Edward Norton doesn’t like conformity. An entertainment icon who prefers conservation projects to the red carpet flashbulbs, the Hollywood career for which he has become famous remains incredibly varied. From ‘Primal Fear’, ‘Fight Club’, ‘The Illusionist’, ‘The Incredible Hulk’ and ‘The Bourne Legacy’, he’s interchanged Woody Allen with Spike Lee and Ridley Scott with Wes Anderson.
Now he's back with his own project, as he writes, directs, produces and stars in the 1950s-set crime drama ‘Motherless Brooklyn’. A private detective living with Tourette’s, his character is driven to solve the murder of his best friends in a mystery that transports him from the gin-soaked jazz clubs of Harlem to the gilded halls of New York's power brokers.
In typically bullish form, the 50-year-old met RSNG to chat about the hardboiled vision for his NY crime flick, why Marlon Brando cracked how to live and what his environmental activism means to him…
RSNG What can you tell us about your new film, Motherless Brooklyn?
EDWARD NORTON, ACTOR ‘Well, about 20 years ago I read a book by an author called Jonathan Lethem called Motherless Brooklyn and right away, I knew that this was something I felt could be adapted for the big screen.’
‘I knew who would play a few of the characters, but as time went by, over the last two decades, I thought I would change the era in which the story is set.’
‘You see, Jonathan’s book takes place in 1999, while I have altered the decade to the 1950s in order to face up to the reality of the world that we currently live in.’
‘In the 50s, there is a certain sense of mystique about New York, a history that you could see in somewhat shrouded where there is institutional racism, not to mention the dilapidation of the old parts of the city right up to Penn Station.’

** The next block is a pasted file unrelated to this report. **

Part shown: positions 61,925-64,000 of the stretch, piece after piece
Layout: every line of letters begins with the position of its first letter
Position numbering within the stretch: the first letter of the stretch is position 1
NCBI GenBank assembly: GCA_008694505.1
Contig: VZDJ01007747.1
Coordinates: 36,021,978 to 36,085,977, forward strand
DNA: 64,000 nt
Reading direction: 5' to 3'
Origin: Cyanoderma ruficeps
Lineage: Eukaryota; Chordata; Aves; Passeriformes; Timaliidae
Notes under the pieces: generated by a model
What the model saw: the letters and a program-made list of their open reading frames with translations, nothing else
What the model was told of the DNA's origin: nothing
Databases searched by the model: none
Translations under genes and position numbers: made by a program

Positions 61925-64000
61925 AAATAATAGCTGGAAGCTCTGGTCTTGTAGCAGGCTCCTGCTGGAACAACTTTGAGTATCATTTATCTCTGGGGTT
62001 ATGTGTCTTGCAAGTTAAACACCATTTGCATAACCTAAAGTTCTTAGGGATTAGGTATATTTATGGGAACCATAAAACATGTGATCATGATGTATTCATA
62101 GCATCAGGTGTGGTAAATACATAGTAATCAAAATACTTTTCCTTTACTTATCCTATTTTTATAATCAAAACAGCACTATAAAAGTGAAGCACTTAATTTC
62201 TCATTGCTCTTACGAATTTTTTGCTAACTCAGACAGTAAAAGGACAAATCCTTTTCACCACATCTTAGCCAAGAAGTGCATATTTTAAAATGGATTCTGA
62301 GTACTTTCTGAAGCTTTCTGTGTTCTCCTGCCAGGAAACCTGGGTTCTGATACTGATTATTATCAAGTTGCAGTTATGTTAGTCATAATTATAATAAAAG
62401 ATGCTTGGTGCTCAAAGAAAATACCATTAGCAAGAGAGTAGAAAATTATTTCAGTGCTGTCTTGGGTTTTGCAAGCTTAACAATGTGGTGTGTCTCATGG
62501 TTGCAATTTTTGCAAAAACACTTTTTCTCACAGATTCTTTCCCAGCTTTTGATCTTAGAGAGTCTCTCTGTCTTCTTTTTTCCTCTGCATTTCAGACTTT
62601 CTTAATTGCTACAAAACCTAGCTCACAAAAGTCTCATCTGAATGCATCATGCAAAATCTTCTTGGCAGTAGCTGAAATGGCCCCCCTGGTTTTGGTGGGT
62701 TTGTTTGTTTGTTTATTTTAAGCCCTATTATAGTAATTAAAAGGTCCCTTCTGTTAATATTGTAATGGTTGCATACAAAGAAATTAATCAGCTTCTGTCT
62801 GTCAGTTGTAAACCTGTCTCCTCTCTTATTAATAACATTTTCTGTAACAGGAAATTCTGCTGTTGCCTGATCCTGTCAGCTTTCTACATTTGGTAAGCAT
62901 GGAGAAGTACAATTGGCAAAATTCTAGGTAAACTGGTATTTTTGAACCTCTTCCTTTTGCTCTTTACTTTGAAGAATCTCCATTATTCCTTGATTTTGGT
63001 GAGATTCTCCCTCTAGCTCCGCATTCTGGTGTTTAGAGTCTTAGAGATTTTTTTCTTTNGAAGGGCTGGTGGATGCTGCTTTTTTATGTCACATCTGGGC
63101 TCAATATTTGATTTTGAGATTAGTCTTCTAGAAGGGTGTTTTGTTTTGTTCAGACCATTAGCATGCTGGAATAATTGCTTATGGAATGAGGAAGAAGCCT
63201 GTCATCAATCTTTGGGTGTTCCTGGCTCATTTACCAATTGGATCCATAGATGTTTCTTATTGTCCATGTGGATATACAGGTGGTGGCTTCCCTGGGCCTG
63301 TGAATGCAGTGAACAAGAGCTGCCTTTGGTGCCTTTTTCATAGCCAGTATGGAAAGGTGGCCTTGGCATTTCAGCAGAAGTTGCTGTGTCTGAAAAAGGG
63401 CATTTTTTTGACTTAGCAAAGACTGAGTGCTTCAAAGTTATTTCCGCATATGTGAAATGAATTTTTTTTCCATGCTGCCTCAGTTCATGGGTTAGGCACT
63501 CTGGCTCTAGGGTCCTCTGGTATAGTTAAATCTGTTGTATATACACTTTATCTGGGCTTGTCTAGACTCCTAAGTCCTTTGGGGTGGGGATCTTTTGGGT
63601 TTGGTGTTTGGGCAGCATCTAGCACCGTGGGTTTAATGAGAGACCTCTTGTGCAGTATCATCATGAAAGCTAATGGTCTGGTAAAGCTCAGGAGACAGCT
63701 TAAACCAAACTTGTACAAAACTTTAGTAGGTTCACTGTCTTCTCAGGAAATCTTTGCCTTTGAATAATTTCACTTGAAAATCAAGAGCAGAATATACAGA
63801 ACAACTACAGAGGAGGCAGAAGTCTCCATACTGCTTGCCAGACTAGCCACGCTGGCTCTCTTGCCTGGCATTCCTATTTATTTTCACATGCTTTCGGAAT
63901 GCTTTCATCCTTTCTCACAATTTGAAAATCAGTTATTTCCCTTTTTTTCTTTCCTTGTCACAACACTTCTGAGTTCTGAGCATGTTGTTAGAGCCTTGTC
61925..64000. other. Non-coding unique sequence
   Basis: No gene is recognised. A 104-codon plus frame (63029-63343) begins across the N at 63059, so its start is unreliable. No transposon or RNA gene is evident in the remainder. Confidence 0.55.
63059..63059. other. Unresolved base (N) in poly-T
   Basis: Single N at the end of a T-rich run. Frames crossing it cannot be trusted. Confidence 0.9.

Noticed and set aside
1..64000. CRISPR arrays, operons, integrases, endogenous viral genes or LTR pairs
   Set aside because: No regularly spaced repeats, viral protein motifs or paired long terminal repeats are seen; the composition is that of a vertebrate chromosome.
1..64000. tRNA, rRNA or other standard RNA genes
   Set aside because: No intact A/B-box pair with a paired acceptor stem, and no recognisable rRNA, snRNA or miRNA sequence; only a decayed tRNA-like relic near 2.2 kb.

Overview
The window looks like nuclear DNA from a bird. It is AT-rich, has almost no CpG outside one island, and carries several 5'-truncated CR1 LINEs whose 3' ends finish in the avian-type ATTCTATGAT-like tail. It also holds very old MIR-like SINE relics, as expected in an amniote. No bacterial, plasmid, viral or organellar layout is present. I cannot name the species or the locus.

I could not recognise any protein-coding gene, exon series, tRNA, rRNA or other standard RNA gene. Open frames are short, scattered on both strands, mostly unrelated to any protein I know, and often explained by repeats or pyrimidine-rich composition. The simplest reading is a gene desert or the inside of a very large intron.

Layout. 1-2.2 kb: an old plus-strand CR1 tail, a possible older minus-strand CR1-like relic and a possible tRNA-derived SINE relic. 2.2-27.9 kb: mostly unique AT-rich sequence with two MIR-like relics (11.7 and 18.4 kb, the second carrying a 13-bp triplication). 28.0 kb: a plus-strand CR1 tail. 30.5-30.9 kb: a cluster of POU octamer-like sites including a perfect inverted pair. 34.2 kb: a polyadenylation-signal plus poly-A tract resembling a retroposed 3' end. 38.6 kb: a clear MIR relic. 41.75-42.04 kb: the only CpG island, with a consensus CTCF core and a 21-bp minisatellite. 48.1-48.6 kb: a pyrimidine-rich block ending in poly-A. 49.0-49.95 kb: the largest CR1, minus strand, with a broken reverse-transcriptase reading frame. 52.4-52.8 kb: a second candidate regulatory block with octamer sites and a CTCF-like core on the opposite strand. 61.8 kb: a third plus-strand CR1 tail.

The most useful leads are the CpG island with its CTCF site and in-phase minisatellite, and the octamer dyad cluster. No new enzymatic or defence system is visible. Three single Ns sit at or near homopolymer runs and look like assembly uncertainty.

‘That was caused by an autocratic, almost tyrannical power who seemed to be against almost the entire face and foundation of what a lot of us see as the principles of American democracy. You could say that this is the backlash caused by the administration that we see and feel in place today, and it is reminding us that things have been bad previously and how did we find our way out of those moments.’
RSNG You chose Bruce Willis to star alongside you – I believe that you have had him in mind for some time?
EN ‘Yeah, we were in Wes Anderson’s movie Moonrise Kingdom and I really enjoyed working with him on that and this is our first time on a film set together since then. But I’ve always known that Bruce could be the person to play Frank Minna when he wrote me a letter saying that he saw me in a play in New York.’
‘He told me that he would love to do a piece of work like this and if I had something in mind for him, he would be happy to do it. So, I gave him a call and thankfully, he said yes and here we are.
‘When I say that I knew Bruce was always going to be the guy to play Minna, you will see for yourself when you see him coming around the corner at the beginning of the movie and you will identify him with being the perceptive private eye.’
RSNG You also have Gugu Mbatha-Raw who it seems is playing the femme fatale which every film noir needs. How would you describe her character?
EN ‘We called her ‘The Woman in Blue’ and she is a temptress who my character Essrog knows has something to do with what’s going on, but he just can’t figure out why. But he uses her connection to everything and how deep in she has got to drag himself through it all.’
‘I don’t want anything to interfere or otherwise muddy the ability of people to react to my work – I would rather nobody knows anything about me.’
RSNG What did you learn from working with Wes Anderson?
EN ‘It's interesting to work with a director who has a very precise idea of what he wants to do and whose screenplays are extremely well-written, and don't need any fixing or last-minute rewrites.’
‘He also creates characters who are fervently serious in what they're doing and feeling. There's no irony to his characters and the humour comes from how audiences respond to their heightened sense of sincerity. It doesn't actually affect how you play a character in his films, but you have to maintain that level of earnest naivété.’